I would love to see one or two of these places elaborated and given a sandbox campaign, but one such project takes several years of work by a single creator, and maybe half that if a group of five coordinates their efforts. A work by any more far-flung committee like Champions of the Red Moon won't provide enough cohesion.


The Stafford Library is not really forthcoming with directly playable stuff about Peloria. The Glorious ReAscent ends with the Battle of Argentium Thri'ile in the Dawn Age, and complicates the "unified Yelm" cult that we had for RQ3. But then that syncretic cult write-up always felt to me like it described an ideal composite cult that wasn't reality anywhere Yelm or one of his cognates were worshipped. The Fortunate Succcession offers a catalog of rulers with a few deeds and events of their reigns - useful historical background, few of which translates into gaming sessions unless you play Dara Happa Stirs in a Second Age campaign. (And try getting the EWF right for that...)

The Entekosiad is the most confusing of the works that deal with Peloria. It offers local myths and history, but fails to provide a coherent overview. We get to know some of the local cultures in the western half of the Empire, and the quest of Valare Addi, which is either too mystical or too scholarly to spawn a game (and look who states that), and set in the first or second wane, in the past.

Some of the unpublished stuff by Greg is even more confusing.


Personally, I would like an official supplement for Lunar Tarsh, which has enough advanced Lunar culture in Furthest to offer a glimpse of what goes on further north, and two very Lunar factions (around Fazzur and Pharandros) badly at odds with one another and with a number of powerful players from the Heartlands (like Tatius). This should keep things relatable.

Putting the Paulis Longvale narrative from Cults of Terror into a campaign sandbox would be another interesting approach from the fringes.


So, getting into the Lunars is problematic if you want to go right into the middle of them, unless you are willing to make up things as you go and to know that you will be contradicted by canon on more than 75% of your creation.

Telling how it is excessive verbis


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I feel like with a modest set of sources, you can get a playable view of Lunar philosophy.  Mythology less so.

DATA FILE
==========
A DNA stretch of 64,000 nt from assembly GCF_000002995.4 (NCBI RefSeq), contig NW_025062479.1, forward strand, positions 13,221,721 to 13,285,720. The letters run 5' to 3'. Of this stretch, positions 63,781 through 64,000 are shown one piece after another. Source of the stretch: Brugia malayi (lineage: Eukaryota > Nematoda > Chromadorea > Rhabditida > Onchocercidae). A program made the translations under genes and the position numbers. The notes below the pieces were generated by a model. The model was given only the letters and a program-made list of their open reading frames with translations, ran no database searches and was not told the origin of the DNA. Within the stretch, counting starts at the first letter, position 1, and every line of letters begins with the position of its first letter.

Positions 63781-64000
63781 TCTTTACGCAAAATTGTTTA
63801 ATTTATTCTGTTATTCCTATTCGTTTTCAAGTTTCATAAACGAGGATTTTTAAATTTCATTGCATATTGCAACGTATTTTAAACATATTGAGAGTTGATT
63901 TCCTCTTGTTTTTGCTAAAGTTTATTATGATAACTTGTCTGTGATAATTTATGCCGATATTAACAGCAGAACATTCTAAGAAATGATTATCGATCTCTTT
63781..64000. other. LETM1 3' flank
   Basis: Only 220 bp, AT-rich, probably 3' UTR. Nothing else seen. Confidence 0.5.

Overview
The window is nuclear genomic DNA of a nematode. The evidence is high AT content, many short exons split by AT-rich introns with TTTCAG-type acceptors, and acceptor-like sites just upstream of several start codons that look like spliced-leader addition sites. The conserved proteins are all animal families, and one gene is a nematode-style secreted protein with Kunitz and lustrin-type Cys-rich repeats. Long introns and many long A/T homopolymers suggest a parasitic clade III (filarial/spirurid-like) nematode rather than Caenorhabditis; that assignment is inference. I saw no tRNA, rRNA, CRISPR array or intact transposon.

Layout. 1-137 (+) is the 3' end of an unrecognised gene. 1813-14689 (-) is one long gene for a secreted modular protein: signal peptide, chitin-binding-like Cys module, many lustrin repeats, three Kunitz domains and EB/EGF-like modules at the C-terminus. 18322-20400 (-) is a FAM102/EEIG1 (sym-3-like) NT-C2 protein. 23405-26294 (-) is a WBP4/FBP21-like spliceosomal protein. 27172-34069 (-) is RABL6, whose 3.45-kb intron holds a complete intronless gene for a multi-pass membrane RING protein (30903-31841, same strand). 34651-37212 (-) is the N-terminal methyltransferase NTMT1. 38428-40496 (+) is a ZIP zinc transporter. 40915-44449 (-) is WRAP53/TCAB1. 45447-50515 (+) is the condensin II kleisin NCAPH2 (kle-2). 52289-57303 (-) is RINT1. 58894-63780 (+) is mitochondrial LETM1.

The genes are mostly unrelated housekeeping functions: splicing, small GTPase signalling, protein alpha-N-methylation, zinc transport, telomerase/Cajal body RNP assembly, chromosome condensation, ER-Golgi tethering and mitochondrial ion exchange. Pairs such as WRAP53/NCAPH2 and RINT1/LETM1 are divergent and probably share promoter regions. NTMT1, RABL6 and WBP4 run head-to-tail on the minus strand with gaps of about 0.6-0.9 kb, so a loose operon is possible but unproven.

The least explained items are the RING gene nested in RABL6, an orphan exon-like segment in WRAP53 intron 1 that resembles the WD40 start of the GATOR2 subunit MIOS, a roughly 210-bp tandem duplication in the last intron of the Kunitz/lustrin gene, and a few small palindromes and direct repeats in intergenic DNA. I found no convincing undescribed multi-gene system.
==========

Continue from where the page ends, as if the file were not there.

* HeroQuest Voices
* Prince of Sartar
* HQG or Pavis: Gateway (or RQG I guess) on the Seven Mothers
* later this year, RQG on illumination and the Red Goddess cult
Modest, but still scattered and not beginner-friendly.

And myself, I would still like to know more about the heartland: New Lunar, Lodrili, and Yelmic gods, with enough information that I could make up reasonable cults for one as a variation on an existing cult writeup; and most of all the Pelorian custom of not initiating.  Culturally, who does initiate and to what gods, and what are the roles and relations of initiates and non-initiates?  Mechanically, do Pelorian non-initiates just "suck"?

What really happened?  The only way to discover that is to experience it yourself.

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15 hours ago, Roko Joko said:


And myself, I would still like to know more about the heartland: New Lunar, Lodrili, and Yelmic gods, with enough information that I could make up reasonable cults for one as a variation on an existing cult writeup; and most of all the Pelorian custom of not initiating.  Culturally, who does initiate and to what gods, and what are the roles and relations of initiates and non-initiates?  Mechanically, do Pelorian non-initiates just "suck"?

Just keep watching this space.

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There is plenty of detail lacking about the Lunars that, as a GM, I'd like to know. Historical details of the First wane, many important questions about Lunar myth that aren't well documented, etc. But that is stuff I'd like, not stuff I need. 

As far as stuff I need goes (and by need I mean stuff that will almost certainly come up in play, and I want to handle in a way that will be mostly consistent with published material, when it appears), I think we are doing OK, we just need to put it all in one place, maybe flesh out some of the stuff that we are likely to have players refer to all the time (like major cult writeups). The biggest question I think is really that we are only now starting to have some idea of what serious Lunar Mystic magicians look like in play. And we are getting there. We need a few more rules, but I think we are starting to get a good idea of what those rules would look like. 

Working out what mysticism should work like has been a long, difficult, process. And quite a bit complicated by Greg really basing it a lot on real mystic practice - a subject that even among practicing mystics in notoriously confusing and hard to understand. But I think we are getting somewhere, especially in the narrower question of how the Lunar way works. And while the sources like the Fortunate Succession and The Entekosiad aren't exactly easy ones to get to grips with, I think they form a rich strong foundation for producing more immediately playable Lunar material.